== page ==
Penguin Books CEO gives mixed testimony in Apple e-books suit
On day two of the U.S. Department of Justice's antirust suit against Apple, Penguin Books CEO David Shanks took the stand to offer testimony regarding the Cupertino company's role in an alleged e-book price fixing scheme.
According to in-court reports from Reuters, Shanks testified on Tuesday that Apple inserted a provision in its e-book contract with Penguin which forced the publisher to modify its existing agreements with other retailers, including market leader Amazon.
The stipulation Shanks referred to is Apple's most favored nations clause, which is part of the so-called "agency model" that holds a publisher can set content pricing as long as it doesn't sell said content to another retailer for less.
"The fact that the parity clause was in the contract more or less made it a given we'd have to be at agency," Shanks said in a previously recorded deposition that was played in court.
In his testimony, Shanks added that Apple's clause was "certainly a factor" in moving rivals over the agency model where publishers have control over pricing. Retailers like Amazon use the wholesale model where content owners sell bulk rights to retailers, which can resell the e-books at or below cost.
The most favored nations system is one of the DOJ's targets in its suit, as it claims consumers were hurt by fixed prices resulting from collusion between Apple and five major publishing houses. All the accused publishers, including HarperCollins, Simon & Schuster, Hachette Book Group and Macmillan, settled out of court.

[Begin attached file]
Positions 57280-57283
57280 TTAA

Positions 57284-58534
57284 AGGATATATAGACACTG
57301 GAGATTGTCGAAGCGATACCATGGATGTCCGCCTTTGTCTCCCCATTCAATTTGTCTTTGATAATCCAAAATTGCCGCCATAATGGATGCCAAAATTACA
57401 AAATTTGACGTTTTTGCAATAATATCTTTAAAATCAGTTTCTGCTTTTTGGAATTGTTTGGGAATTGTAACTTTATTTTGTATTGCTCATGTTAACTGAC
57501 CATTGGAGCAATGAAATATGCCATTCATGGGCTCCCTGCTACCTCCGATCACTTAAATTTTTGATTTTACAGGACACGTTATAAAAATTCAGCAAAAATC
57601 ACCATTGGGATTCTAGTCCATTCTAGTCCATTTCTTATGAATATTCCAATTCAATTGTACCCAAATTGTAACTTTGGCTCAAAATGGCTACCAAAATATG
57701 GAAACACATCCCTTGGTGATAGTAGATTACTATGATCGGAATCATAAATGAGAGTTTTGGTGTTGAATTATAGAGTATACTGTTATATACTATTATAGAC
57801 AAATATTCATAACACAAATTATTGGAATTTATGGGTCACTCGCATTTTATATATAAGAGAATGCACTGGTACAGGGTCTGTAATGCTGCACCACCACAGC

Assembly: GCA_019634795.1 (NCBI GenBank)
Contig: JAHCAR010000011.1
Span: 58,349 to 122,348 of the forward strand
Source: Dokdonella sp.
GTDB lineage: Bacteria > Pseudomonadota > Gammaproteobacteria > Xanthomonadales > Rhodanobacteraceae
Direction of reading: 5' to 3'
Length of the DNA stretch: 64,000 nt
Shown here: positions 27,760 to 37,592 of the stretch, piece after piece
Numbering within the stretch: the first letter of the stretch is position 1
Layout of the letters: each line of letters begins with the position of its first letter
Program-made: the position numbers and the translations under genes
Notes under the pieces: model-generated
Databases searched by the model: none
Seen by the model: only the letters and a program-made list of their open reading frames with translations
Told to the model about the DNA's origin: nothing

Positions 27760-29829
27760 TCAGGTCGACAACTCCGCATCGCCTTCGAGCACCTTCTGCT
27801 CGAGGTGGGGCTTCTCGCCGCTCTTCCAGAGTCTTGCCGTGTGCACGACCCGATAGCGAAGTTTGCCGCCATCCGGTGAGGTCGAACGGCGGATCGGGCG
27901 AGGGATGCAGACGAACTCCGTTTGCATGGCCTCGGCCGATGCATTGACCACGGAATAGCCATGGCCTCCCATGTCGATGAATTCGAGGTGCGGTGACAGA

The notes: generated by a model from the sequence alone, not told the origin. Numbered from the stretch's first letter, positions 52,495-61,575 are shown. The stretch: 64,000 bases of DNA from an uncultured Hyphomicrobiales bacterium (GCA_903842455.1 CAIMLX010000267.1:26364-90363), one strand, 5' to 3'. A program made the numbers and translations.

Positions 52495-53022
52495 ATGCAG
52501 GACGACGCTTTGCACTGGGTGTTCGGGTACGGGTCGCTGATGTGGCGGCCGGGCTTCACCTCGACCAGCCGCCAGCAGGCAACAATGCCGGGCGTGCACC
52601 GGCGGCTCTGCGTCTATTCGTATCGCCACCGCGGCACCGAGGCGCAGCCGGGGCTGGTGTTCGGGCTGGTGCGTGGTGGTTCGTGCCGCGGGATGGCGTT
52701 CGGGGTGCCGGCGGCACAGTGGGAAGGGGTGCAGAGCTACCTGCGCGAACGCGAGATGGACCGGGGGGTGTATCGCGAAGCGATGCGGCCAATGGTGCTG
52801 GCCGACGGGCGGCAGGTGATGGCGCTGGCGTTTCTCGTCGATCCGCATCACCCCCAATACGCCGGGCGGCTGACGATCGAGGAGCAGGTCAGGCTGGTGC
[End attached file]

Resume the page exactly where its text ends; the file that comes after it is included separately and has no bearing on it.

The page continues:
Penguin was the last of the five publishers to settle with the Justice Department, doing so in December 2012. The firm also paid a $75 million settlement to 33 state attorneys general for a parallel suit in May.
While the first part of Shanks' testimony appeared to strengthen the government's case, upon cross-examination sentiment shifted toward Apple. The CEO admitted that there was concern over the low content pricing from Amazon, which at the time was one of Penguin's biggest customers and accounted for some 90 percent of its e-book sales. This suggests, as Apple had argued, the negotiations were tough, making collusion a less likely option.
Penguin CEO David Shanks admitted there was concern over Amazon's wholesale pricing model.
Under Amazon's wholesale model, however, the Internet retail giant was selling new hardcovers at prices far from the average normally fetched for first run titles. Publishers routinely release hardcover versions ahead of cheaper paperbacks in a profit-making practice called "windowing."
"What transpired was by having e-books now at $9.99, it was cannibalizing hardcover editions, which sold on average at $26," he said.
Later, Shanks said Penguin "strongly resisted" the most favored nations model as it feared Apple would not only match Amazon's low prices, but also require its usual iTunes commission. In the end, however, Penguin inked a deal after seeing the other major publishers hop on board.
Once the most favored nations system was established, with bookseller Barnes & Nobel also adopting the model, Penguin tried to get Amazon to move to it as well. According to Shanks, the market leader didn't take the news well.
"They yelled and screamed and threatened," he said. "It was a very unpleasant meeting."
Shanks was the first executive from the five publishing houses to testify in court. Also scheduled to take the stand during the three-week trial is Apple's vice president of Internet Software and Services Eddy Cue.